FTA & FAA Collaborates Using SMS
SMS Should Apply to All Modes of Transportation
FTA Acting Administrator Carolyn Flowers posted on the DoT’s blog, Fastlane, an interesting description of how that multi-modal organization can and should work. From a historical perspective, in 1966, FAA Administrator Halaby suggested to President Johnson that there should be a unified Department so that a single executive could integrate the policies of the modes of Transportation. Congress reminded future Secretaries of this integrated approach (PL 89-670):
“…necessary in the public interest and to assure the coordinated, effective administration of the transportation programs of the Federal Government; to facilitate the development and improvement of coordinated transportation service…to encourage cooperation of Federal, State, and local governments, carriers, labor, and other interested parties…”
Administrator Flowers refreshed that raison d’être for the institution of the DoT in her post:
“Through financial and technical assistance, the U.S. Department of Transportation (DOT) helps keep our transportation systems moving safely and efficiently. Within DOT, we’re always looking for ways to share that knowledge across industries and organizations—and we are making new safety connections between planes and trains.
The Federal Transit Administration (FTA) and the Federal Aviation Administration (FAA) are collaborating on using the Safety Management System (SMS) on all of FTA future projects. SMS is the basis of the FTA Safety Program and builds on existing transit safety practices by using data to proactively identify, avoid, and mitigate risks to safety.”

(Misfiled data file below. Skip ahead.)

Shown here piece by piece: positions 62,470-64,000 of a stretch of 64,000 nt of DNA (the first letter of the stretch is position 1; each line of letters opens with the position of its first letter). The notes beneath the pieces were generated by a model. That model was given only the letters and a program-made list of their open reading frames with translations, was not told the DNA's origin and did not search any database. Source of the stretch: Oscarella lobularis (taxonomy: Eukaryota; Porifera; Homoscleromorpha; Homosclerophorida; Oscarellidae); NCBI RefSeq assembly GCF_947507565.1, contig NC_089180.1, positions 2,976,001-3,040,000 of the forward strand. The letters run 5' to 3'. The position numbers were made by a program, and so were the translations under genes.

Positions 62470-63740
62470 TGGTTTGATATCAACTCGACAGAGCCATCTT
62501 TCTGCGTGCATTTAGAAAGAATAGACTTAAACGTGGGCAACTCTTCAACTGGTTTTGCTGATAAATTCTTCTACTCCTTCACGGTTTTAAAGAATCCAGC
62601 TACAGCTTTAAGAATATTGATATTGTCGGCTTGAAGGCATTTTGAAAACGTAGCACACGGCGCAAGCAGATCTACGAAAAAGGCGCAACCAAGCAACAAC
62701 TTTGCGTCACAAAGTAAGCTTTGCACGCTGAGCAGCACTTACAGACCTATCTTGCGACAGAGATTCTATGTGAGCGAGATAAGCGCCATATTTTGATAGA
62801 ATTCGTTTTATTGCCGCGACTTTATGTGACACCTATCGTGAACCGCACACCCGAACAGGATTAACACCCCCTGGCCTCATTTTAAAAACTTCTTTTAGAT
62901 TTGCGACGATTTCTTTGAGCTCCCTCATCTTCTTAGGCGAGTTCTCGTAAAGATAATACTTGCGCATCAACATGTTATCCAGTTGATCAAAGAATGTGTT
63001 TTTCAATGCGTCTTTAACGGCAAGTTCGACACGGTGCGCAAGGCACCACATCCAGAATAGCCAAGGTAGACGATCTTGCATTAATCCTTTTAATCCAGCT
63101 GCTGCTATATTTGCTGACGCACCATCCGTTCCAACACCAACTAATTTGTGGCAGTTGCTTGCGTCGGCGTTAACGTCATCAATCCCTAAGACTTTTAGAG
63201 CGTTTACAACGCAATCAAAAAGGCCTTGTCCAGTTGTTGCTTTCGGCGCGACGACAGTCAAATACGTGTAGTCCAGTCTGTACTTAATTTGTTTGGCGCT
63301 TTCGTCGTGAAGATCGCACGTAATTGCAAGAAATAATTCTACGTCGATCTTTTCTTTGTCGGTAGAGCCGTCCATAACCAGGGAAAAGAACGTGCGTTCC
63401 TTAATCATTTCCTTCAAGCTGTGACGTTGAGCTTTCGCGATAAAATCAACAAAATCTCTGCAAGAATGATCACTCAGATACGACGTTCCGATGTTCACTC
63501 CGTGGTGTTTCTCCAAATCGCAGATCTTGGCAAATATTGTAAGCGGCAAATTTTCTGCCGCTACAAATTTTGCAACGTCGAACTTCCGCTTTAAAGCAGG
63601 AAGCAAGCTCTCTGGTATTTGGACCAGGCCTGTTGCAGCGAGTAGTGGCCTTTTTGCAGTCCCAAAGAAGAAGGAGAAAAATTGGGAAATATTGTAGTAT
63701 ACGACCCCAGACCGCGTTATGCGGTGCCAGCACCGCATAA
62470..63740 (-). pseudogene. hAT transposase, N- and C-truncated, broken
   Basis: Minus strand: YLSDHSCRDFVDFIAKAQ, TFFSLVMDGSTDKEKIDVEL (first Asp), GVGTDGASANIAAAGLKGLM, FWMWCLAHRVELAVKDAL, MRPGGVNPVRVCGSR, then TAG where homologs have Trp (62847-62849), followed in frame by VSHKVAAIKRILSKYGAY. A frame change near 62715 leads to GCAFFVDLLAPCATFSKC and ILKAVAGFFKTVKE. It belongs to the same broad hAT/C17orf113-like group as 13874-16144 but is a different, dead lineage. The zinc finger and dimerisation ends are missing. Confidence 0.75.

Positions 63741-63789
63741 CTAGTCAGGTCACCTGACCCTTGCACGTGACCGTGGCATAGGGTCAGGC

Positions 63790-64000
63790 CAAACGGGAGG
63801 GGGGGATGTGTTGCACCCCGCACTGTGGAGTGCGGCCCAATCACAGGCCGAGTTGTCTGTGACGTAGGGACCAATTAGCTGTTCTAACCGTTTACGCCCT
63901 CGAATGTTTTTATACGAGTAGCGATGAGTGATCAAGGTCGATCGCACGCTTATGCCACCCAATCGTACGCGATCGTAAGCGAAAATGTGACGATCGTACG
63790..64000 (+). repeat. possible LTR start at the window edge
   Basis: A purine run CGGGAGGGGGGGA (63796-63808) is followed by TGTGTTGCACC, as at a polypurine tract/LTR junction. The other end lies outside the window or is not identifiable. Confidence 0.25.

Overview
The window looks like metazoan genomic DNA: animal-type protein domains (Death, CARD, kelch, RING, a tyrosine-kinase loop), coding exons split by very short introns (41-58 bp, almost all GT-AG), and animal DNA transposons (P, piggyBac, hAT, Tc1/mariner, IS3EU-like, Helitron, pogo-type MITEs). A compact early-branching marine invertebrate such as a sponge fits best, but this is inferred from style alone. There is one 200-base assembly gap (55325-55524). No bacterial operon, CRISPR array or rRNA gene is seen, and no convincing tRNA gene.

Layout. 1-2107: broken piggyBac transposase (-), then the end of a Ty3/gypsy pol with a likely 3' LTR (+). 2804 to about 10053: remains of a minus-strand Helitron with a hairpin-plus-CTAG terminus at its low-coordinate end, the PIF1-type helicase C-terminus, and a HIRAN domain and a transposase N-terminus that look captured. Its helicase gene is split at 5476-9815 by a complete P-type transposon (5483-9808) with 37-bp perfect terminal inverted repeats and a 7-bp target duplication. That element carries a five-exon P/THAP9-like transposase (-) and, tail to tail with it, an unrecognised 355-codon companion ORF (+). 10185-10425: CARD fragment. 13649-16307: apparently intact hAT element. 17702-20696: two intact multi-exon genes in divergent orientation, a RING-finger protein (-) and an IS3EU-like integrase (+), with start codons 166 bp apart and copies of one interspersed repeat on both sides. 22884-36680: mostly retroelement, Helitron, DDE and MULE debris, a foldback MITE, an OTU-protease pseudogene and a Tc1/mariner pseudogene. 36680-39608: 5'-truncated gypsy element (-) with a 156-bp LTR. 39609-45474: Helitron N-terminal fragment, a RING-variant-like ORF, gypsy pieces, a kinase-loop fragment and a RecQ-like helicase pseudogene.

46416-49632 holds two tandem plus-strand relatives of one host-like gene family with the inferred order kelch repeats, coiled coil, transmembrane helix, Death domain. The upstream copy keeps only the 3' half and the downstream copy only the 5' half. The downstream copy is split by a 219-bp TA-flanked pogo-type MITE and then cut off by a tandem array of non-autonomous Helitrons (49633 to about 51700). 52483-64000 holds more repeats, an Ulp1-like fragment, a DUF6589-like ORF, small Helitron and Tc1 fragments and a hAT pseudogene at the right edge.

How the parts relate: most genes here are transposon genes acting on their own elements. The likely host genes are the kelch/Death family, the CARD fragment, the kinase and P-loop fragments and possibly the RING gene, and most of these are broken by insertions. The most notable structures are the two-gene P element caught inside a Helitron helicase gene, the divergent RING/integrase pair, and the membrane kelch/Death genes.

Further, through her guidance and as a laboratory for other transit authorities to emulate, Ms. Flowers brought Chicago’s largest airline, United and its transit system, the Chicago Transit Authority, together to transmit the practical knowledge and enthusiasm of UA for SMS to its local public transportation organization.
Through that collaboration, the FTA is developing and testing guidance documents to provide technical assistance to different transit agencies.
Administrator Halaby is surely smiling in his grave in Fairfax, VA; as is Administrator Huerta, who in his FAA Office, is equally pleased.
SMS is intended to help set priorities for organizations, private and public, in deciding what safety risks require attention, how best to minimize those potential problems and prioritize the resources used to resolve the most important frailties in the relevant processes. The regimen of SMS is extremely disciplined and relies heavily on hard data in identifying what issues merit the organization’s focus in comparison to other concerns which may not pose as significant hazards.
The lessons of the FAA and SMS should migrate beyond the FTA. Secretary Foxx has suggested to the automobile industry that it adopt this effort to enhance safety. The NTSB, an original advocate for this methodology, might sharpen the value of its Most Wanted List by employing the quantitative metrics of SMS.
Perhaps the new Secretary of Transportation should consider using SMS to help direct the priorities of her/his team among the many modes within the DoT. They would learn that safety is not just a matter of occasional analysis but must be a doctrine present in their work day-by-day. Safety culture, even for executives distant from where the “rubber meets the road,” is needed to achieve the minimal level of risks that all American travelers should have.